of the United States (Beer, 1965:105-38; Chambers, 1967: 3-32; Converse and Dupeux, 1962:1-23). Competition between political parties, in both Britain and the United States, undermined the traditional conceptions of politics. This conception was, indeed, rooted in classical notions of virtue and public service. Under this tradition, political leaders were supposed to place the common good above the interests of a fraction of the society. Leaders striving to benefit only themselves or a limited portion of the society were predominantly considered as corrupt. The party competition, however, put the public figures to follow a contrary set of assumptions. First, that politics “naturally” involves conflict and division, and second, that the true goals of politics are to secure the economic interests and political influence of groups divided along lines of class, ethnicity, race, and religion (Abramson, 1971: 131-55; Adrian, 1961: 251-63; Eckstein, 1968:33-43). Far from corrupting a society the party competition has measurably strengthened and integrated it by providing a way to include and represent different groups and interests, at varying times( Barnes, Op.Cit.: 105-38).
With the wide extension of voting rights to the adult male citizens, all through Europe and the United States, the legislators had to appeal to a much larger segment of their national populations. Political parties grew radically in size in the form of independent, popularly based organizations, no longer serving merely the interests of narrow elite in the 19th century (Hennessy, 1968: 1-44).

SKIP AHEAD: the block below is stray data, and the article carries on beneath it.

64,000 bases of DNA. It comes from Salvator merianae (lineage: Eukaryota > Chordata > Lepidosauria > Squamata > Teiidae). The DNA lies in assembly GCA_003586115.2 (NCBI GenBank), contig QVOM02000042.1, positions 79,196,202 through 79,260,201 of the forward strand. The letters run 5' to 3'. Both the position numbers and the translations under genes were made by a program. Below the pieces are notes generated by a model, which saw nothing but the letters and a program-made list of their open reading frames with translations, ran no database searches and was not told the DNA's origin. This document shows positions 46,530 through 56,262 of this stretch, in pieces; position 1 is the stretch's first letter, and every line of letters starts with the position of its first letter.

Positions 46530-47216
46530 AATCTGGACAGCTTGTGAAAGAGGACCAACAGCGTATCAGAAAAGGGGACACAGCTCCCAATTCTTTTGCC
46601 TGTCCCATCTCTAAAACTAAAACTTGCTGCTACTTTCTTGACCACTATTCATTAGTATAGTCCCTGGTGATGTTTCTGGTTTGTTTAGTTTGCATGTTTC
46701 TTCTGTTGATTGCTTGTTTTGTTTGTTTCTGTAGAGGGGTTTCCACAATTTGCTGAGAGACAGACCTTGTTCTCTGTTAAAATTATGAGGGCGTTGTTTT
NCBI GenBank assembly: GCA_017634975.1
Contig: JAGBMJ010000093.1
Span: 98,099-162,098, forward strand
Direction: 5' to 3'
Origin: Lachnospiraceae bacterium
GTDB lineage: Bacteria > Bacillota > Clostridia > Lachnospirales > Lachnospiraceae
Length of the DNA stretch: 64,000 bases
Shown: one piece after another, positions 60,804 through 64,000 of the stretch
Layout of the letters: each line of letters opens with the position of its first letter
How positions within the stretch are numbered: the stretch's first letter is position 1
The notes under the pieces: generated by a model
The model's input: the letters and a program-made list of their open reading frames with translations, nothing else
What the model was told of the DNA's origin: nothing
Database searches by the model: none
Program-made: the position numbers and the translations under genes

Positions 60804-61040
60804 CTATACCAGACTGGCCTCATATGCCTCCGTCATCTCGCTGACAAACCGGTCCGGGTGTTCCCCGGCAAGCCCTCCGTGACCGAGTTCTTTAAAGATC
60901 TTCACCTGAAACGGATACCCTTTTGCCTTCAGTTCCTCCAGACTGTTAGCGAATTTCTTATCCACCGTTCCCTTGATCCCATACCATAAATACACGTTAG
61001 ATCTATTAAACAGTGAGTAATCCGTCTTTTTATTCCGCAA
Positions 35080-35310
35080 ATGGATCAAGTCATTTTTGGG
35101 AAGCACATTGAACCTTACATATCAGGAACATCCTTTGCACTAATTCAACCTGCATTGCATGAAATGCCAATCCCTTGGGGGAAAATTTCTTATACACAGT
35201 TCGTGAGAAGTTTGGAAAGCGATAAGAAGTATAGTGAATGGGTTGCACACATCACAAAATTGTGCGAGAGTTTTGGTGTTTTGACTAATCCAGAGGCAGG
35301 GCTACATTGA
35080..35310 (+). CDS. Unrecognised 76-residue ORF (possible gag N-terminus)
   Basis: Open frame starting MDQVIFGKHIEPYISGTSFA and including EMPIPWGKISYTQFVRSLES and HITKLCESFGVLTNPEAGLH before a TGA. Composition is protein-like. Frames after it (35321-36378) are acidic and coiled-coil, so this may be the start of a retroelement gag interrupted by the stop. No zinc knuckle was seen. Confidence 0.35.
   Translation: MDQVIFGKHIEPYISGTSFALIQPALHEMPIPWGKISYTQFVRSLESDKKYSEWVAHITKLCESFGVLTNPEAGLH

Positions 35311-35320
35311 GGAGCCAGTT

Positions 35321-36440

Notwithstanding the political party is difficult to define, it is relatively much easier to describe and to identify the party system. The study of political system is, basically, the study of political and para-political organizations of a society. According to Duverger (1964: 5-17) it includes even the organizations that play the role of ‘indirect parties’. If so, the scope of study is wider so as to include every political party whether big or small, operating at the national, regional or local level with ideological commitment or neutrality, and all the like more. Most of the writers have referred to three kinds of party systems i.e. one party system, two party or bi-party system and the multi-party system. There are some countries which have no party or the party systems so are declared as nonpartisan. In a nonpartisan system, neither any official political parties exist, nor does the law permit it. Every candidate for the office runs on his or her own merits in nonpartisan elections. Resultantly, no typically formal party alignments exist within the legislature in nonpartisan legislatures. Despite claiming nonpartisan voting, most of the members have consistent and identifiable voting patterns. Founding fathers of the United States intended the government to be non-partisan. Eventually, the first few sessions of the United States Congress and the administration of George Washington were nonpartisan. The unicameral legislature of Nebraska is the example of nonpartisan state government body in the United States. So much so, many city and county governments are also nonpartisan. Having legal prohibitions against political parties, factions within nonpartisan governments generally evolve into political parties. (Burnham, 1970: 88-97)